He’s embarking on his second African tour since he was elevated by the Trump administration in August 2018.
He visited Ethiopia, Djibouti, Eritrea, Kenya, and Germany from November 27 to December 8, 2018.
He embarked on another tour of Africa, this time, going from Cameroon to the Democratic Republic of the Congo, Rwanda and Uganda from March 4–22, 2019.
But before he gets to Cameroon on March 17, an opinion article says Cameroon will not succumb to the dictates of the USA.
The opinion argues that the U.S.A. under Trump does not have the moral right to lecture others on human rights and other social and political issues.
In Cameroon, President Paul Biya has been in power for almost 40 years.
He’s overcome crises upon crises, including a coup d’etat, election chaos, Bakassi dispute, a Boko Haram insurgency, riots, and various types of activism. He’s battling the Anglophones now.
Anglophone activists say they are fed up with a country that treats them as second class citizens and want to break up. As Biya has reacted since he was sent with a letter from France to join the administration of Ahidjo, he has unleashed security forces on the protesters. Cameroon is in danger, he says.
Anglophones speak English.Francophones speak French. The USA speaks English. Many fear Nagy is coming to help them.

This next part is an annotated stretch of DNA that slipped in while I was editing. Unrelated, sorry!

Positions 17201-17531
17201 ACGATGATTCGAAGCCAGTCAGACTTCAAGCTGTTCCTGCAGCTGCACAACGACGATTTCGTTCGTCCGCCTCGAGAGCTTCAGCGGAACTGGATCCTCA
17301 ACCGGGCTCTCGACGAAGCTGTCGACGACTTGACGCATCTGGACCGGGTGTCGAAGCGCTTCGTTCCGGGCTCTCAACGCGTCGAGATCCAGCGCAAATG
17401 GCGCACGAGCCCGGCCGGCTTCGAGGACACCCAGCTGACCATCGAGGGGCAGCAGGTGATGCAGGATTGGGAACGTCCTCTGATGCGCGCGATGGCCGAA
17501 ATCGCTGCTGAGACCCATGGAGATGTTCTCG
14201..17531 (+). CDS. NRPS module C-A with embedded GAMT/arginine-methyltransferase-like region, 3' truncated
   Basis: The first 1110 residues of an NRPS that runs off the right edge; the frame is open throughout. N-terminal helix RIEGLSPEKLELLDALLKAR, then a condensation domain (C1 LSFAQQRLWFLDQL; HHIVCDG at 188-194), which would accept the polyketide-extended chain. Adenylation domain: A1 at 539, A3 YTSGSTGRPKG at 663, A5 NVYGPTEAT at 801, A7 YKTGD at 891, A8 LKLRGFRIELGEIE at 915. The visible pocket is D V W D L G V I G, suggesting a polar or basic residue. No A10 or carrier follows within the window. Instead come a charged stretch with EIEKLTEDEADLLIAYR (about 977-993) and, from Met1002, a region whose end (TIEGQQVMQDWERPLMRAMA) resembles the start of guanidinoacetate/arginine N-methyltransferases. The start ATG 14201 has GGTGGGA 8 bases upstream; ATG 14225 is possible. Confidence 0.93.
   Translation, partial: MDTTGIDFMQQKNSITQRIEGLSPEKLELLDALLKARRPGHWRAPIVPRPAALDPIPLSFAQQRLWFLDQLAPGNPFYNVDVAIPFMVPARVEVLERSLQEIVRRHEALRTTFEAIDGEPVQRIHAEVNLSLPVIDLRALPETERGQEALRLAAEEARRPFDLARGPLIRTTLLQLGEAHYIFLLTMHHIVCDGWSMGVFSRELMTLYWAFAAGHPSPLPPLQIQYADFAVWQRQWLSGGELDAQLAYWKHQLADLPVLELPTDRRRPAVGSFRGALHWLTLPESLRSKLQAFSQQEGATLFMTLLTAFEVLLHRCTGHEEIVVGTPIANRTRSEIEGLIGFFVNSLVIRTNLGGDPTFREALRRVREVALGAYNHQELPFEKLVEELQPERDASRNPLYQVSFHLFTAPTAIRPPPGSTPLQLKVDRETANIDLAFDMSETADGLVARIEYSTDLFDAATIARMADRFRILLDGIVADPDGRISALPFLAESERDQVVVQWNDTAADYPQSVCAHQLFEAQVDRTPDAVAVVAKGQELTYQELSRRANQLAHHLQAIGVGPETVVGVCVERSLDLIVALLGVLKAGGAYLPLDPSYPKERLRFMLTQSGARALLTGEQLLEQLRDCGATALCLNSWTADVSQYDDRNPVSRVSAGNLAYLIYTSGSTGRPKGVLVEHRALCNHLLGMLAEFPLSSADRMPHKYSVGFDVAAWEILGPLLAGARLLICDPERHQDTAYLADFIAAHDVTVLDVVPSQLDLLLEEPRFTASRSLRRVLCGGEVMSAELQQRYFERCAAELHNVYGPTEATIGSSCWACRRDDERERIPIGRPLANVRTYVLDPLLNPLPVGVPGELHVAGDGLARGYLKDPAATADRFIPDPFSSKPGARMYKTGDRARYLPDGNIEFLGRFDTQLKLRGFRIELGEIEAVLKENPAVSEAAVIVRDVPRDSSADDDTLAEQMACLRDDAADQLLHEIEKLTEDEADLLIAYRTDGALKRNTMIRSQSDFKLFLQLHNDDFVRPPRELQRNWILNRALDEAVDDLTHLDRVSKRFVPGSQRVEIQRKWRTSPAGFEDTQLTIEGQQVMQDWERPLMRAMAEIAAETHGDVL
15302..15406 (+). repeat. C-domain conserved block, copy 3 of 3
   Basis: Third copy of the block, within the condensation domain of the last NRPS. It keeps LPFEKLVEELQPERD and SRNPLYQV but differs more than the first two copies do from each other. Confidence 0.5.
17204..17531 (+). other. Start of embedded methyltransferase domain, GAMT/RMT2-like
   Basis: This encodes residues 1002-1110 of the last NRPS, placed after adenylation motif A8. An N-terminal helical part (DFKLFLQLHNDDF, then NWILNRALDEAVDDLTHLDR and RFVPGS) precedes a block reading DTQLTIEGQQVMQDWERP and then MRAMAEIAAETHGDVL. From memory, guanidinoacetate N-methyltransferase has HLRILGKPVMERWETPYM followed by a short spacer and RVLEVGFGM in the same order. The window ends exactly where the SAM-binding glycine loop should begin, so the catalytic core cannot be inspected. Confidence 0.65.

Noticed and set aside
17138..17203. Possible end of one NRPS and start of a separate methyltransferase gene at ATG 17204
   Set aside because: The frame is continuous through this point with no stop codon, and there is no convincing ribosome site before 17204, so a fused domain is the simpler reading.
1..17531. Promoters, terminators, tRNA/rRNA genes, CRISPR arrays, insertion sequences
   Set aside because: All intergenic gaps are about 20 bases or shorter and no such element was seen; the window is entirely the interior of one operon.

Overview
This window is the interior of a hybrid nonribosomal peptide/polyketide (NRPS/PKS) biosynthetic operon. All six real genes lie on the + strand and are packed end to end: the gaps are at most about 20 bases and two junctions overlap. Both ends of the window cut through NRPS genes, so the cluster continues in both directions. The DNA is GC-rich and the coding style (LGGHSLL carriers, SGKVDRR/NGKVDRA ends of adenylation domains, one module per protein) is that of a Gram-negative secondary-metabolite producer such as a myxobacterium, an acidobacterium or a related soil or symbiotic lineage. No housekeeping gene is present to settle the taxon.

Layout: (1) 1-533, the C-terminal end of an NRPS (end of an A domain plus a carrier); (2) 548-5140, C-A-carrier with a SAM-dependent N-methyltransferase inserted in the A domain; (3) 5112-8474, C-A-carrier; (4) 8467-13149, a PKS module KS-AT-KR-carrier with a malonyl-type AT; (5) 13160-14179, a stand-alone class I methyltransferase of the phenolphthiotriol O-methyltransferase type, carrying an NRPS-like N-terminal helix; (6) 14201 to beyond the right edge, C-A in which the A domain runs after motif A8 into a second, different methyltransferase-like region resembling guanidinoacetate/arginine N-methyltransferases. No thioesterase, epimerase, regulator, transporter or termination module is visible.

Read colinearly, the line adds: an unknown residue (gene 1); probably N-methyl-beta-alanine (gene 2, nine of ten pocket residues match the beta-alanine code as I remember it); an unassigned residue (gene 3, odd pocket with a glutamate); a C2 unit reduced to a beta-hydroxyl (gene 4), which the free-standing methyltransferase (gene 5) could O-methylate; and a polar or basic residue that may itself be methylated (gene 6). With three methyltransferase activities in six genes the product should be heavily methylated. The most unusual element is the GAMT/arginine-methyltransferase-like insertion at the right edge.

In the Democratic Republic of the Congo, Mr Nagy would be arriving following a disputed election and growing security threats from the eastern part of the country.
Rwanda remains a bit peaceful and stable although the President there Paul Kagame is accused of oppressing the opposition.
In Uganda, there are also human rights abuse concerns.
Mr Nagy is touring Africa this time after the Trump administration unveiled its US Africa policy in December, saying it will reduce waste and focus in trade and security threats.
But few details have emerged since the announcement was made in Washington D.C. by John Bolton, Trump’s National Security Adviser.
I was born in a small village in Cameroon, groomed in Nigeria’s most populous city of Lagos, and moved to Washington D.C. to practice journalism at a global level. From here in the American capital, I ask big questions to leaders around the world, and focus on business, investment and politics in Africa. Back in Africa while doing my job, I was kidnapped, dumped in the woods and left for dead but survived, only to be attacked at gunpoint by sea pirates, arrested by security forces and falsely accused of being a spy for terrorists. As the publisher of TODAY NEWS AFRICA, I do not have the budget of Fox News, CNN or Amazon. I raise money through donations on patreon.com/todaynewsafrica.